The external fund manager backed by Berkshire Hathaway's Charlie Munger, Li Lu, makes no bones about it when he says 'The biggest investment risk is not the volatility of prices, but whether you will suffer a permanent loss of capital.' When we think about how risky a company is, we always like to look at its use of debt, since debt overload can lead to ruin. We note that JSW Steel Limited (NSE:JSWSTEEL) does have debt on its balance sheet. But the more important question is: how much risk is that debt creating?
When Is Debt A Problem?
Debt and other liabilities become risky for a business when it cannot easily fulfill those obligations, either with free cash flow or by raising capital at an attractive price. Ultimately, if the company can't fulfill its legal obligations to repay debt, shareholders could walk away with nothing. However, a more frequent (but still costly) occurrence is where a company must issue shares at bargain-basement prices, permanently diluting shareholders, just to shore up its balance sheet. By replacing dilution, though, debt can be an extremely good tool for businesses that need capital to invest in growth at high rates of return. The first step when considering a company's debt levels is to consider its cash and debt together.
What Is JSW Steel's Debt?
You can click the graphic below for the historical numbers, but it shows that as of September 2020 JSW Steel had ₹481.2b of debt, an increase on ₹412.3b, over one year. On the flip side, it has ₹102.8b in cash leading to net debt of about ₹378.4b.
How Strong Is JSW Steel's Balance Sheet?
The latest balance sheet data shows that JSW Steel had liabilities of ₹406.1b due within a year, and liabilities of ₹505.2b falling due after that. On the other hand, it had cash of ₹102.8b and ₹44.1b worth of receivables due within a year. So its liabilities total ₹764.4b more than the combination of its cash and short-term receivables.
This deficit is considerable relative to its very significant market capitalization of ₹871.2b, so it does suggest shareholders should keep an eye on JSW Steel's use of debt. Should its lenders demand that it shore up the balance sheet, shareholders would likely face severe dilution.
We use two main ratios to inform us about debt levels relative to earnings. The first is net debt divided by earnings before interest, tax, depreciation, and amortization (EBITDA), while the second is how many times its earnings before interest and tax (EBIT) covers its interest expense (or its interest cover, for short). Thus we consider debt relative to earnings both with and without depreciation and amortization expenses.
While JSW Steel's debt to EBITDA ratio (3.3) suggests that it uses some debt, its interest cover is very weak, at 2.2, suggesting high leverage. So shareholders should probably be aware that interest expenses appear to have really impacted the business lately. Worse, JSW Steel's EBIT was down 36% over the last year. If earnings continue to follow that trajectory, paying off that debt load will be harder than convincing us to run a marathon in the rain. There's no doubt that we learn most about debt from the balance sheet. But it is future earnings, more than anything, that will determine JSW Steel's ability to maintain a healthy balance sheet going forward. So if you're focused on the future you can check out this free report showing analyst profit forecasts.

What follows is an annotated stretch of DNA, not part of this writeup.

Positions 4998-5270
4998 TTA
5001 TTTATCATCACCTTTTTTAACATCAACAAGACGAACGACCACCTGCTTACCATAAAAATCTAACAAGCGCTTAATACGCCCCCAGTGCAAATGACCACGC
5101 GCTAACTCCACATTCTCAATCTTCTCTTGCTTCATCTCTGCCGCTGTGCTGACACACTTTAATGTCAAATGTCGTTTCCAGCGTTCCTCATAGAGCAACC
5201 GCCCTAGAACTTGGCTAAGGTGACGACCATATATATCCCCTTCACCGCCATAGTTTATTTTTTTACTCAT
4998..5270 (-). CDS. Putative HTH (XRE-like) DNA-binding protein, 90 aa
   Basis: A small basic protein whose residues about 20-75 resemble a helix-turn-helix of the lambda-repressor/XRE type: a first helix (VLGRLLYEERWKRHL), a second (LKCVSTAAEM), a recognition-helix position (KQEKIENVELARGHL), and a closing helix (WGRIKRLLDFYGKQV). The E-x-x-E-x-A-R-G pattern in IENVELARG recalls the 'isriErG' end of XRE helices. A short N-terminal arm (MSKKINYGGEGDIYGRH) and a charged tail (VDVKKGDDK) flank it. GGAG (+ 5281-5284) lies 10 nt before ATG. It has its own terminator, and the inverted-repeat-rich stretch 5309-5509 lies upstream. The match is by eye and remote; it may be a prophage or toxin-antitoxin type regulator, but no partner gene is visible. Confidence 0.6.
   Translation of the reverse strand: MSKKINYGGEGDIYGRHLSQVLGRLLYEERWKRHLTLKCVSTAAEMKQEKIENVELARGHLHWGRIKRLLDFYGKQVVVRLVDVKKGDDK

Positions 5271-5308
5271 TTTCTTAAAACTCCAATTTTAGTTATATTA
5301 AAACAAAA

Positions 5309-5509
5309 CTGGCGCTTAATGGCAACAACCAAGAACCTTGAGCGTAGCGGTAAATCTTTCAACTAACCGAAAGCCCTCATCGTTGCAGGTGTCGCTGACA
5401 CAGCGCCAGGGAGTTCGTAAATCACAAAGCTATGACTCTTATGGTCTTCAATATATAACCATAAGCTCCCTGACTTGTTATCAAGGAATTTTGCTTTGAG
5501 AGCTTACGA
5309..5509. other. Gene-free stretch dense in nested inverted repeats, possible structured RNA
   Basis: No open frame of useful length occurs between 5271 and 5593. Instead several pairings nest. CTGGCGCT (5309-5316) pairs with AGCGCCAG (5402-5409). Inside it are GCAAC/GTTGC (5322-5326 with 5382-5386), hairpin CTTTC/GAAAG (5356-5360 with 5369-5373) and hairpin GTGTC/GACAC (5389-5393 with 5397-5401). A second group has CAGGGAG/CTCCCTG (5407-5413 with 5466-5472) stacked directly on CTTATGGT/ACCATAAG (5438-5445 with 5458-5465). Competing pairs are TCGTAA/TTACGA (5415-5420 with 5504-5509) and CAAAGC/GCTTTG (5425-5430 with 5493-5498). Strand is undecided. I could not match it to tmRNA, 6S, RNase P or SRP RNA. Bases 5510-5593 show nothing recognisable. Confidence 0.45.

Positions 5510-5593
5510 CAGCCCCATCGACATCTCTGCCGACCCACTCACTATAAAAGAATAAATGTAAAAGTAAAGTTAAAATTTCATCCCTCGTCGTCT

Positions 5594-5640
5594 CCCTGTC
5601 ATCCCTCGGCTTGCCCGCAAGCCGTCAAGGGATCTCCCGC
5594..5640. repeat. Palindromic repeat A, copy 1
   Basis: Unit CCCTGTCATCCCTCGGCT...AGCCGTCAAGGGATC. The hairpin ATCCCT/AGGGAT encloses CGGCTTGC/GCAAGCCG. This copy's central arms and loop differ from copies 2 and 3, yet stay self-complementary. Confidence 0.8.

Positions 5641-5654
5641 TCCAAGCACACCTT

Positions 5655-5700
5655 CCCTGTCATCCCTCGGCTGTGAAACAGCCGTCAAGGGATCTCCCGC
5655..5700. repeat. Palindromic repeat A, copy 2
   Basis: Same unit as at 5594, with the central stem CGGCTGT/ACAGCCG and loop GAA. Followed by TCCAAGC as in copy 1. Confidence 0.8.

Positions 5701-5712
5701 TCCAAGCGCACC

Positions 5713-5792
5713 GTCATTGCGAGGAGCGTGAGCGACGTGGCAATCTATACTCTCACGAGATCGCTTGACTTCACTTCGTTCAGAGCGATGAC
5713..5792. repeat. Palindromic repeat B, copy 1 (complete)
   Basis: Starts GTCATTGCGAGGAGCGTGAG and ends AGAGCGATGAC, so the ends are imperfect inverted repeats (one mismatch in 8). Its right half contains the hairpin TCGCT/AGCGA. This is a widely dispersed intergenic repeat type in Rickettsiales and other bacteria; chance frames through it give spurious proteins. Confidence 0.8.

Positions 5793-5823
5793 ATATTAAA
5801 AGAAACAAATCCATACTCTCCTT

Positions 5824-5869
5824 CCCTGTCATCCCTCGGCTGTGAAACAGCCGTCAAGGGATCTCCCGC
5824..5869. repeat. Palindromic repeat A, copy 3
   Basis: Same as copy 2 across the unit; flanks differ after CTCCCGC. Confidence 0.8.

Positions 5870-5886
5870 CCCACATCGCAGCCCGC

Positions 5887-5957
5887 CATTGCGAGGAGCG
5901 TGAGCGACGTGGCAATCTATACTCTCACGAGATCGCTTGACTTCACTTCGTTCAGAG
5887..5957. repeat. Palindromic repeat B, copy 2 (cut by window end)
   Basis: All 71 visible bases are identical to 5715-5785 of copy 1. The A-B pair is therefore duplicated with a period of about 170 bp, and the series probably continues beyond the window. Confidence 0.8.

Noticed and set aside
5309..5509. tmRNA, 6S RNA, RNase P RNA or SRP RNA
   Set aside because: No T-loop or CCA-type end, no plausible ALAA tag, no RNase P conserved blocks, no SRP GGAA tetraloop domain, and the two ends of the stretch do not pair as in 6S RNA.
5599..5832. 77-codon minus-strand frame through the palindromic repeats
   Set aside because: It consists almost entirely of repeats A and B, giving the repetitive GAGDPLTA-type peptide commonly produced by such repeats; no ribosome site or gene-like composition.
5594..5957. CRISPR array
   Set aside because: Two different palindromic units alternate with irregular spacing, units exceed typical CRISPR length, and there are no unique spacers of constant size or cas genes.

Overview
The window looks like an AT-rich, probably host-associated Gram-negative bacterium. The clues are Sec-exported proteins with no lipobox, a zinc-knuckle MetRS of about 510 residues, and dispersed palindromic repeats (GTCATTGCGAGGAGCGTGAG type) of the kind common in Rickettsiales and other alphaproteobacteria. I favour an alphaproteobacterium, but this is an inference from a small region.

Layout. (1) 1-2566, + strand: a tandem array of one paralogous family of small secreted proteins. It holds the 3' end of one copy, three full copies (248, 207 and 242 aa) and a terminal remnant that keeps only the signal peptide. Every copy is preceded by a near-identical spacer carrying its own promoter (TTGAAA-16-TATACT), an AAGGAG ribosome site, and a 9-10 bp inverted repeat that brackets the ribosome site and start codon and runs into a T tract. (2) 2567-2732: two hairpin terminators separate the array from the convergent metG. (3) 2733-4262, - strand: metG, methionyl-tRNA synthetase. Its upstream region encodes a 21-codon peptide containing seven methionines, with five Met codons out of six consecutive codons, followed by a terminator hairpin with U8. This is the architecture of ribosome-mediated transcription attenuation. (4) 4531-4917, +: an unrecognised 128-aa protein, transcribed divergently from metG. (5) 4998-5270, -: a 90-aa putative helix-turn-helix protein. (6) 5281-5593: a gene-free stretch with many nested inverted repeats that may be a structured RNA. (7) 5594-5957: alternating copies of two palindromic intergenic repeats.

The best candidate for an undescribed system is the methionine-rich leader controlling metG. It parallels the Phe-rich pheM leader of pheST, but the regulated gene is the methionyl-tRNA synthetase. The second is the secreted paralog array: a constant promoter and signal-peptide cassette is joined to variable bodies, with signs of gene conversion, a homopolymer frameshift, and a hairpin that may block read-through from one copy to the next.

Finally, while the tax-man may adore accounting profits, lenders only accept cold hard cash. So we always check how much of that EBIT is translated into free cash flow. Looking at the most recent three years, JSW Steel recorded free cash flow of 36% of its EBIT, which is weaker than we'd expect. That weak cash conversion makes it more difficult to handle indebtedness.
Mulling over JSW Steel's attempt at (not) growing its EBIT, we're certainly not enthusiastic. Having said that, its ability to convert EBIT to free cash flow isn't such a worry. Overall, it seems to us that JSW Steel's balance sheet is really quite a risk to the business. So we're almost as wary of this stock as a hungry kitten is about falling into its owner's fish pond: once bitten, twice shy, as they say. The balance sheet is clearly the area to focus on when you are analysing debt. But ultimately, every company can contain risks that exist outside of the balance sheet. For example, we've discovered 6 warning signs for JSW Steel (1 shouldn't be ignored!) that you should be aware of before investing here.
If, after all that, you're more interested in a fast growing company with a rock-solid balance sheet, then check out our list of net cash growth stocks without delay.
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